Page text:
Is There a Role for Coronary Artery Calcium Scoring for Management of Asymptomatic Patients at Risk for Coronary Artery Disease?Response to Andersson and Vasan
Clinical Risk Scores Are Sufficient To Define Primary Prevention Treatment Strategies Among Asymptomatic Patients
Adequate screening for identifying individuals at risk of developing cardiovascular disease (CVD) is important because vascular disorders are a preventable cause of morbidity and mortality worldwide. Furthermore, the lifetime risk of developing CVD is high (an estimated 66% for men and >50% for women), and often the first symptom of disease is a sudden death, thereby occurring without an opportunity for intervention.1–3 Conventional risk factors aggregated as risk scores (such as the National Heart, Lung, and Blood Institute report on Detection, Evaluation, and Treatment of High Blood Cholesterol in Adults [Adult Treatment Panel III, based on the Framingham risk score]) have shown to predict the 10-year risk of developing coronary heart disease (CHD) in most individuals,4,5 and the predictive capability of these risk factors extends during a 30-year time horizon.6 However, established risk scores may underestimate CVD risk in some individuals.7 In addition, it is also recognized now that even among those with an optimal risk factor profile at 55 years of age, the residual lifetime risk of CVD remains substantial (40% in men and 30% in women).3 These observations have motivated the search for additional risk factors (including imaging tests that detect subclinical atherosclerosis) that can enhance the predictive use of conventional risk factors.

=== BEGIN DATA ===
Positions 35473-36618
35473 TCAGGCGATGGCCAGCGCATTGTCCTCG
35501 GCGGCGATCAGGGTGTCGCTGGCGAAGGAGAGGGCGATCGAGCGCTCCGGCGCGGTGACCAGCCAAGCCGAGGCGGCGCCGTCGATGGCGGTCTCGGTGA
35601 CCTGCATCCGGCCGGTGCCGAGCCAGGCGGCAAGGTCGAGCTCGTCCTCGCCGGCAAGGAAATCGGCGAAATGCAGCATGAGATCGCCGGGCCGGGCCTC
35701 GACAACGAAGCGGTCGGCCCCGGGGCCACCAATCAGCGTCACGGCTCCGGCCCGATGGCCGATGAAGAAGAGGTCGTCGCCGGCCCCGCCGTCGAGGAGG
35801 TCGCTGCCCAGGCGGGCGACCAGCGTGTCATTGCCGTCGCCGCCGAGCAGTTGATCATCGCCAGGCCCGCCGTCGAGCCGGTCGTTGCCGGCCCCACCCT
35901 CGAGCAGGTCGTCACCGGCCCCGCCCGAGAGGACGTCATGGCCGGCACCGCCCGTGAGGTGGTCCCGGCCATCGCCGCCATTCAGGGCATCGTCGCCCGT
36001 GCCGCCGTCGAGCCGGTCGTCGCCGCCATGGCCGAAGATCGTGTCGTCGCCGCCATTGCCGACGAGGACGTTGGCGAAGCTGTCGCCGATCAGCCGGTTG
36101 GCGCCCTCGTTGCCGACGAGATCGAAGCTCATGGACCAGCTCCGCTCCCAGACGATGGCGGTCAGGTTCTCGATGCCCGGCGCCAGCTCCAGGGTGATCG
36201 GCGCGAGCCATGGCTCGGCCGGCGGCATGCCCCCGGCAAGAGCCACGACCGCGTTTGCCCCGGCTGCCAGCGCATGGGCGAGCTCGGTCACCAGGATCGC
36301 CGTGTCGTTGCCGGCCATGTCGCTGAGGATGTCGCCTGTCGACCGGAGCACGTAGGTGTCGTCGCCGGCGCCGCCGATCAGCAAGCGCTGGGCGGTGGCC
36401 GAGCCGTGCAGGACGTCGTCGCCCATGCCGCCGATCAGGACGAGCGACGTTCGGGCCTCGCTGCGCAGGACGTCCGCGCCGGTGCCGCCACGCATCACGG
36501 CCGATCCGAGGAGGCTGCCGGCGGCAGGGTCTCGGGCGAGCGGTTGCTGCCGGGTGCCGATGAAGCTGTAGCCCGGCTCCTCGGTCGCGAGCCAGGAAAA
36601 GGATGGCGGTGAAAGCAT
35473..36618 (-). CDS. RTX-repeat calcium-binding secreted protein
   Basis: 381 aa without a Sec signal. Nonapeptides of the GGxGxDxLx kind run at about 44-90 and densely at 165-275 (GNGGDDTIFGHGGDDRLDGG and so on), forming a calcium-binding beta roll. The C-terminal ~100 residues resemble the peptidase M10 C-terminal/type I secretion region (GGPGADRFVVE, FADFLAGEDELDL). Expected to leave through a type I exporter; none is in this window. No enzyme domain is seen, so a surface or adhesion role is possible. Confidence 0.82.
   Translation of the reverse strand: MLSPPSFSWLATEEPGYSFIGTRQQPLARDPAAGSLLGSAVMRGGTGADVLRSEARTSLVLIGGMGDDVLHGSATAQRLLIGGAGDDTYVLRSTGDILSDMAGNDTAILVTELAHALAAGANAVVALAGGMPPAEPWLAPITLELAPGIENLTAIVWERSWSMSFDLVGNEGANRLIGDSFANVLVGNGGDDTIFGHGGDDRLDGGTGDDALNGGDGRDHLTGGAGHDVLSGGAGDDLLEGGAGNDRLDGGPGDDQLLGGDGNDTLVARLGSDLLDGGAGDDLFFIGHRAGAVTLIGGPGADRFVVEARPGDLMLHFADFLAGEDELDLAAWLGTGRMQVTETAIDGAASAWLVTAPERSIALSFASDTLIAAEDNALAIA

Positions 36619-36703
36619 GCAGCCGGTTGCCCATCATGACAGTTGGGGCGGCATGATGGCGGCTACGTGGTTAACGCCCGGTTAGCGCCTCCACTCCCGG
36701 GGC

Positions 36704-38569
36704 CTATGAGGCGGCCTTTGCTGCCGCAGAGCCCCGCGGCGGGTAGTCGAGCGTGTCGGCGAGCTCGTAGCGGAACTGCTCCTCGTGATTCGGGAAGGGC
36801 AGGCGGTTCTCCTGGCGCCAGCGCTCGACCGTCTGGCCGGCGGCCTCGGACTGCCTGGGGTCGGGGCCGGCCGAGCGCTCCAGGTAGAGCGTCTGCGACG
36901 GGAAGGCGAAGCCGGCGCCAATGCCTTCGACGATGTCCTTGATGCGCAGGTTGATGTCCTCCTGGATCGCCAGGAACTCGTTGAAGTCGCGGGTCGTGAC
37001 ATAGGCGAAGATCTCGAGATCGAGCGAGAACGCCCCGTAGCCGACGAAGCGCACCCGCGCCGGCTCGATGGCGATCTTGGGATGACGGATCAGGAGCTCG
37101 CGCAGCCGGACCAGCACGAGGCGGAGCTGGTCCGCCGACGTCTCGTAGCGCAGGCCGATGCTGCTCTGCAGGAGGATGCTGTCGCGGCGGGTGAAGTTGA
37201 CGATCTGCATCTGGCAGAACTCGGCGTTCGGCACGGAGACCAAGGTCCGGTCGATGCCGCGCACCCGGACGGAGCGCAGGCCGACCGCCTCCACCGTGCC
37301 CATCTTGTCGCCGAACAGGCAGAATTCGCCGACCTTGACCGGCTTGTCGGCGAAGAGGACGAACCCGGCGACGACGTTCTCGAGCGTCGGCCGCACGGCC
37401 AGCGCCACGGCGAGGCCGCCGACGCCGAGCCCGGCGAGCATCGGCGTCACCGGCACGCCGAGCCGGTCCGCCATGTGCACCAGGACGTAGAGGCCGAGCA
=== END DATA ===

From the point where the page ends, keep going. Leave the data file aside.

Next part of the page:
Response by Blaha et al see p 397
The underestimation of CVD risk may be especially evident in people with a family history of premature CVD.8–10 Independent of established risk factors, a positive family history has been associated with a greater prevalence of subclinical atherosclerosis (such as an increased coronary artery calcium [CAC] score obtained by coronary computerized tomography [CCT]).11,12 Estimation of the CAC score is, therefore, currently considered a valuable supplement to the Framingham Risk Score for the assessment …